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M.S. Defense: Yingshan Li

2:00 pm
Zoom Room:;!!PvXuogZ4sRB2p-tU!G7OubD2Gvd1ZGFRoyg70utRimhC_E2OWMVaI_dvP5OwwMQiTOkrwrTiauxgZdhZehAziXLXCuw9CNBQ$
“Sequence-based Bioinformatics Approaches to Predict Virus-host Relationship in Archaea and Eukaryotes”

Until recently, viruses can only be studied individually since conventional viral studies largely depend on lab culturing, which requires viruses to be highly lytic and able to form plaques. However, these highly lethal viruses represent only a small fraction of the virosphere. Viral metagenomics is independent of culturing and capable of investigating viromes of virtually any given environmental niches. While numerous sequences of viral genomes have been assembled from metagenomic studies over the past years, the natural hosts for the majority of these viral contigs have not been determined. Different computational approaches have been developed to predict hosts of bacteria phages. Nevertheless, little progress has been made in the virus-host prediction for viruses that infect eukaryotes and archaea. In this study, by analyzing all documented viruses with known eukaryotic and archaeal hosts, we assessed the predictive power of four different computational approaches in viral host prediction based on the following biological relationships among viruses and hosts: 1. homology between viruses and hosts, where direct genetic interactions between viruses and hosts are assumed to leave traces of historical infections; 2. Co-evolution between viruses and hosts, where viral dependency on their host for replication is assumed to result in similar genomic characteristics such as nucleotide composition and codon bias; 3. Phylogenetic distances between viruses, where phylogenetically close viruses are assumed to infect the same hosts; and 4. genetic similarities between viruses and viruses, where we assume that viruses with similar genetic compositions tend to share the same hosts. We showed that each of the approaches produced better predictions than uninformed guesses, indicating that our current knowledge of virus-host interaction and co-evolution can be exploited to help predict natural hosts among eukaryotes and archaea for viral contigs. Overall, the third and fourth approaches (virus-virus similarity: both k-mer usage, and homology) had the highest prediction accuracy. The second approach (virus-host co-evolution) has the least predictive power. We also discuss the biological underpinnings of different predictive power shown in each of these approaches. We anticipate significant increase in predictive capacity as more training data and knowledge of virus-host relationships is accumulated.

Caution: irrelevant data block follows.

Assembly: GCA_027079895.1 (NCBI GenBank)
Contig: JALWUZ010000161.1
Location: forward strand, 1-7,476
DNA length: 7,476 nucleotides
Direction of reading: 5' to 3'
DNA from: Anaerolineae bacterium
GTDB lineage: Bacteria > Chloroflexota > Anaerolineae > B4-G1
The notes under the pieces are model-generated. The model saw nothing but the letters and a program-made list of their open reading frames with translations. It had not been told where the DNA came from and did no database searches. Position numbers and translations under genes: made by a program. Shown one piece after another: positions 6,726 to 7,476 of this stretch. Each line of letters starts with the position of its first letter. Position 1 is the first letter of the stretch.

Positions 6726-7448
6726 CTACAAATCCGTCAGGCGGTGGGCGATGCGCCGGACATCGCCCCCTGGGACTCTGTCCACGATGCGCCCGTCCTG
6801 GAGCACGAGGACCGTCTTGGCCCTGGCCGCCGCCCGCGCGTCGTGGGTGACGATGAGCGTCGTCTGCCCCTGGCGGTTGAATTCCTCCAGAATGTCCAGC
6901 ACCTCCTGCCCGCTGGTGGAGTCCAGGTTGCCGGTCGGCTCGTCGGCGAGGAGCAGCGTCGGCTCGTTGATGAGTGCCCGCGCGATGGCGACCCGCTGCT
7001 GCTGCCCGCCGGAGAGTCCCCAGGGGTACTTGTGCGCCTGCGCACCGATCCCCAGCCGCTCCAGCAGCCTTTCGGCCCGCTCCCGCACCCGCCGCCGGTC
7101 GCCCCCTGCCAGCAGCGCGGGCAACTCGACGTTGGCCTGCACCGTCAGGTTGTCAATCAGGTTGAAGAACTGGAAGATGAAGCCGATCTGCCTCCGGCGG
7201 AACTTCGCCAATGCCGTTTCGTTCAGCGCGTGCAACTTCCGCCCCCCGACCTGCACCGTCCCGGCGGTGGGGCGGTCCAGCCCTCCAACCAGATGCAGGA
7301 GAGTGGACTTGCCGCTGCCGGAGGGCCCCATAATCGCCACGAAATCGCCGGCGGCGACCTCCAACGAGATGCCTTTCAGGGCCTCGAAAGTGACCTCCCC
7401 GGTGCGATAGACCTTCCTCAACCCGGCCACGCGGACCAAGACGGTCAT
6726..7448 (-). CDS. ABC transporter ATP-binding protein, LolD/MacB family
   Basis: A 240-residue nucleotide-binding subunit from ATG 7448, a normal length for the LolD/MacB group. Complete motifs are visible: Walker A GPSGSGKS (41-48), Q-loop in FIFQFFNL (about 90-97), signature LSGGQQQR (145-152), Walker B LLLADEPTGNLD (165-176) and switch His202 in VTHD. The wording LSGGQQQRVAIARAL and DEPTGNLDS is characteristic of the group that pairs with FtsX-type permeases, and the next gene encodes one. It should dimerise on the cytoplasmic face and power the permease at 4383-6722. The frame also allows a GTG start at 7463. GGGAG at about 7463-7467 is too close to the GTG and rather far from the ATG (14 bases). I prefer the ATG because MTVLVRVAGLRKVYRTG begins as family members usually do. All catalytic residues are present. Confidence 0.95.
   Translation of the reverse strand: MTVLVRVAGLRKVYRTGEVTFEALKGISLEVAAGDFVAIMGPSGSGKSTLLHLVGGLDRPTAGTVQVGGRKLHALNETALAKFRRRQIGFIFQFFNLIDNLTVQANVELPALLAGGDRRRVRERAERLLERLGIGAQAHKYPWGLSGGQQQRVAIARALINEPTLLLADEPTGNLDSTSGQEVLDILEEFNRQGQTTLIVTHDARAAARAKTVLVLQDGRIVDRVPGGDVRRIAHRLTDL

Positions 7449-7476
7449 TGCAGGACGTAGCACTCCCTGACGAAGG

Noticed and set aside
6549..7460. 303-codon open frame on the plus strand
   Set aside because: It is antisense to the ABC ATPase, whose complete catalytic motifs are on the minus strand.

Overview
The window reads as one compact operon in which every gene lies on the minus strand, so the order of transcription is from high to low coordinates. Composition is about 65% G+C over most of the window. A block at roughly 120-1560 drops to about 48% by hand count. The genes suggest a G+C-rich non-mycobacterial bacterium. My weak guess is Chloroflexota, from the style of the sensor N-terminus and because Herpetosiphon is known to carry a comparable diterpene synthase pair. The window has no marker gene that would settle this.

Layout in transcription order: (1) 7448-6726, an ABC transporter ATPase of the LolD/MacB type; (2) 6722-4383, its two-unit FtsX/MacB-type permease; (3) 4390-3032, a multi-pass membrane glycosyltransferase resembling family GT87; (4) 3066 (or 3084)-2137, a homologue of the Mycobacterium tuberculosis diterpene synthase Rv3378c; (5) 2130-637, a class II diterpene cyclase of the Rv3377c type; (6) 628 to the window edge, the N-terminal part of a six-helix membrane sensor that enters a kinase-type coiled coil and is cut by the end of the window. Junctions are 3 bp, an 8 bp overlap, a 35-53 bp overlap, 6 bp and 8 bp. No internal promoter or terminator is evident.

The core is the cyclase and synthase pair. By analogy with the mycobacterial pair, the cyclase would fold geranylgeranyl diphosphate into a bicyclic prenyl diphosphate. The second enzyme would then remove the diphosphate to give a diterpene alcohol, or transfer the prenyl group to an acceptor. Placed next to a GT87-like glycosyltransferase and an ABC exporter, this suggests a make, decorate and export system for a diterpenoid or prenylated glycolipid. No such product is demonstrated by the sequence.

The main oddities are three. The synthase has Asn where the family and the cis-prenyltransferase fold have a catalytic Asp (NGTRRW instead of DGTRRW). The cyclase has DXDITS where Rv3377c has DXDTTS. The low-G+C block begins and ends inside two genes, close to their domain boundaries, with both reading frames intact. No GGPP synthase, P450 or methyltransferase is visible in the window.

MS Committee:
Juan Cui, Advisor
Etsuko Moriyama
Jitender Deogun

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